Our study has a few limitations. First, the small sample size limits the number of covariates. A large-scale study is needed to allow for more covariates and to confirm the results obtained here. Second, plasma adiponectin consists of several isoforms that may have slightly different functions. For example, the high-molecular-weight form exerts a protective role as an antidiabetic and anti-atherogenic hormone [39, 40], and the low-molecular-weight form may have a cardiovascular protective role in aging [41]. This study did not distinguish between different adiponectin isoforms. Third, some studies showed that plasma ZAG does not correlate with ZAG expression in visceral adipose tissue [11]. However, we did not investigate the expression of ZAG and adiponectin in adipose tissue in this study. Fourth, previous studies indicated that Caucasian adults have higher circulating adiponectin levels than those in African-American, Hispanic, and Asian [41,42,43,44]. Our studies were carried out on an older Asian population, and whether or not there is population variation requires further investigation. We used bioelectric impedance analysis to measure muscle and fat because it was user-friendly and low-cost, although the reliability can be affected by subject, operator, electrodes, and environment [45]. For frailty criteria, we only used Fried’s criteria for the so-called physical frailty and did not explore psychosocial aspects of frailty. Finally, although this study showed positive association between plasma ZAG and plasma adiponectin in older people, it remains unsure whether ZAG and adiponectin indicate the potential for developing frailty in an individual. Further study is needed to clarify the role of ZAG in adiponectin regulation, adipose tissue and muscle metabolism.

Conclusions

Plasma ZAG is an important independent factor affecting plasma adiponectin in the older population, especially in male older adults. Our findings support the importance of correlation between circulating adiponectin and ZAG in frailty, and may shed some light on the pathogenesis of frailty. The difference between male and female suggests that there are some gender-specific mechanisms for the regulation of circulating adiponectin and ZAG levels. Further studies are necessary to clarify such underlying mechanisms.

Availability of data and materials

The datasets used or analyzed in the current study are available from the corresponding author on request.

Abbreviations

AMPK:

Adenosine monophosphate-activated protein kinase

ASMI:

Appendicular skeletal muscle mass index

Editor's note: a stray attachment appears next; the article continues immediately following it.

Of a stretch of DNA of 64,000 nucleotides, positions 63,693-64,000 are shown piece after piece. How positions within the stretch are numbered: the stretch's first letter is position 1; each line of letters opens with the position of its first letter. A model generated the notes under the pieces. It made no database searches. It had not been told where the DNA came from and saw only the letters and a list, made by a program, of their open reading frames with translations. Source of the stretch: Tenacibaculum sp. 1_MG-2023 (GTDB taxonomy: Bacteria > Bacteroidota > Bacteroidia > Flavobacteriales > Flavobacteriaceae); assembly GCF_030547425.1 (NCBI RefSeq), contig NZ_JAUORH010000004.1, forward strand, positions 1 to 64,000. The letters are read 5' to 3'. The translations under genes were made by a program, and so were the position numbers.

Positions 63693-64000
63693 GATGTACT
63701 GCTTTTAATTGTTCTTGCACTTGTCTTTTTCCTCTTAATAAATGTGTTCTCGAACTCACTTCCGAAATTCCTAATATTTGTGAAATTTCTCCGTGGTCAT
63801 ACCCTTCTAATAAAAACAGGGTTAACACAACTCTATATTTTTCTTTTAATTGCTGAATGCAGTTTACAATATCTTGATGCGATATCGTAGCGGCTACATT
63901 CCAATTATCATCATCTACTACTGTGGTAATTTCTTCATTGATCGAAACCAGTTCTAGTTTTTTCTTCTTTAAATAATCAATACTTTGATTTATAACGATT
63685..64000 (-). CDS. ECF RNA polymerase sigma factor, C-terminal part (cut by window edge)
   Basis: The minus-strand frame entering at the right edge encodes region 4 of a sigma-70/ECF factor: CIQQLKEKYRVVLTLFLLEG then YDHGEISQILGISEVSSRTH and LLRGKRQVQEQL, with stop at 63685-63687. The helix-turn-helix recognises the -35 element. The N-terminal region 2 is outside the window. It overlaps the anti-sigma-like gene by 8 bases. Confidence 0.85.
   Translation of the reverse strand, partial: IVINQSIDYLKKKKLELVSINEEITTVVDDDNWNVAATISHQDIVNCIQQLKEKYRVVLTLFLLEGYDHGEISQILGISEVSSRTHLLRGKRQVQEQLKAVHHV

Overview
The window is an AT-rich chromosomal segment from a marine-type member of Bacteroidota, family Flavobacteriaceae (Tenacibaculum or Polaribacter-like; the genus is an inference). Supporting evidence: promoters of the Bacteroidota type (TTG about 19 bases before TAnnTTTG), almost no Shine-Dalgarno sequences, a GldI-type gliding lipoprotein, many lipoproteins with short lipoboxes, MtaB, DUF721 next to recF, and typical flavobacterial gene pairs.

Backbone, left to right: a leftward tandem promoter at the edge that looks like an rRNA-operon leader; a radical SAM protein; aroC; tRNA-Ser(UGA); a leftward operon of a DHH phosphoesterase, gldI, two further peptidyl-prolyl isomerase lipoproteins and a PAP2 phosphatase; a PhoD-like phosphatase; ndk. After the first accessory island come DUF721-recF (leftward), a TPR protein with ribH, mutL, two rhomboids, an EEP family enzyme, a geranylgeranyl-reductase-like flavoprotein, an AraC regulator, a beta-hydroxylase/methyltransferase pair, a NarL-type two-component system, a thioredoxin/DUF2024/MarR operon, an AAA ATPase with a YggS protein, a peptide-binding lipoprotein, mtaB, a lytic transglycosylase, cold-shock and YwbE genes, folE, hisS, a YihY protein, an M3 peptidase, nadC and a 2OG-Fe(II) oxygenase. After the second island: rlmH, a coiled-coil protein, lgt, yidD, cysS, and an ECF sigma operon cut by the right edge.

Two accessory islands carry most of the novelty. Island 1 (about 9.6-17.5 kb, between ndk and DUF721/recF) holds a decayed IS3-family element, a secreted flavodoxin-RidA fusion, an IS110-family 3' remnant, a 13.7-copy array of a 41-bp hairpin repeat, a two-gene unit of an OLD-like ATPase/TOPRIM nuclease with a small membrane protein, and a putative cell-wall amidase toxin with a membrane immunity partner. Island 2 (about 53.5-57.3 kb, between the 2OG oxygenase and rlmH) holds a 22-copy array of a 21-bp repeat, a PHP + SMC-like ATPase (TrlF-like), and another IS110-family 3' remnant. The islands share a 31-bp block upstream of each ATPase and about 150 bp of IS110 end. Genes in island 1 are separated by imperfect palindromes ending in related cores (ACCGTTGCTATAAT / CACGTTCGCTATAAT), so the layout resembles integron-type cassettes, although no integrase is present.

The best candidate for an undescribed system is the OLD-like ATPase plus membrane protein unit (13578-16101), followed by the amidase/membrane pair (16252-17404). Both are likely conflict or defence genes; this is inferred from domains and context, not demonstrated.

BMI:

Body mass index

CRP:

C-creative protein

DM:

Diabetes mellitus

DPP-IV:

Dipeptidyl peptidase-IV

ELISA:

Enzyme-linked immunosorbent assay

IPAQ-SF:

International physical activity questionnaire-short form

TNF-α:

Tumor necrosis factor-alpha

TZDs:

Thiazolidinediones

ZAG:

Zinc-α2-glycoprotein

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Acknowledgements

The authors thank the participants and the staff of the Eighth Core Lab, Department of Medical Research, National Taiwan University Hospital. The authors also acknowledge statistical assistance provided by the Taiwan Clinical Trial Bioinformatics and Statistical Center, Training Center, and Pharmacogenomics Laboratory (Which was founded by National Research Program for Biopharmaceuticals (NRPB) at the National Science Council of Taiwan; NSC 102-2325-B-002-088). English Editing was assisted by the Department of Medical Research at National Taiwan University Hospital.

Funding

This work was supported by the National Science Council (Grant NSC 98–2314-B-002-118-MY2, MOST 107–2314-B-002-273, MOST 108–2314-B-002-106 and MOST 109-2314-B-002-165-MY3 to Jaw-Shiun Tsai); and the National Health Research Institute (Grant PH-098-PP-48 to Ching-Yu Chen). The funding agencies had no role in the design of the study and collection, analysis, and interpretation of data and in preparation of the manuscript.

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Contributions

YPL: study design, obtaining funding, acquisition of data, interpretation of data, drafting of the manuscript. CHC and YTW: study design, interpretation of data, statistical analysis. CYC, CJW, HLH and JKP: study design, acquisition of data, interpretation of data. CYC: study design, acquisition of data, obtaining funding, interpretation of data, administrative support. JST: study design, obtaining funding, interpretation of data, administrative support, revision of the manuscript, and supervision of the whole study. All authors read and approved the final manuscript.

Corresponding author

Correspondence to Jaw-Shiun Tsai.

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The study protocol was approved by the Ethics Committee of National Taiwan University Hospital (registration number: 200701017R) and written informed consent was obtained from all participants before their inclusion in the study. The items of the consent form explained the study aim, inclusion and exclusion criteria, procedures, potential harm and benefit, medical care, privacy policy and participant’s right, and withdrawal. All procedures were in accordance with the Helsinki Declaration. Patients who were qualified to be recruited but declined or otherwise did not participate remained in the care of their family physicians and were not discriminated against in any way.

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Not applicable.

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The authors declare that they have no competing interests.

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Lee, YP., Chang, CH., Chen, CY. et al. Correlation between plasma ZAG and adiponectin in older adults: gender modification and frailty specificity. BMC Geriatr 21, 442 (2021). https://doi.org/10.1186/s12877-021-02379-4

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Keywords

  • Adiponectin
  • Zinc alpha2-glycoprotein
  • Frailty
  • Gender differences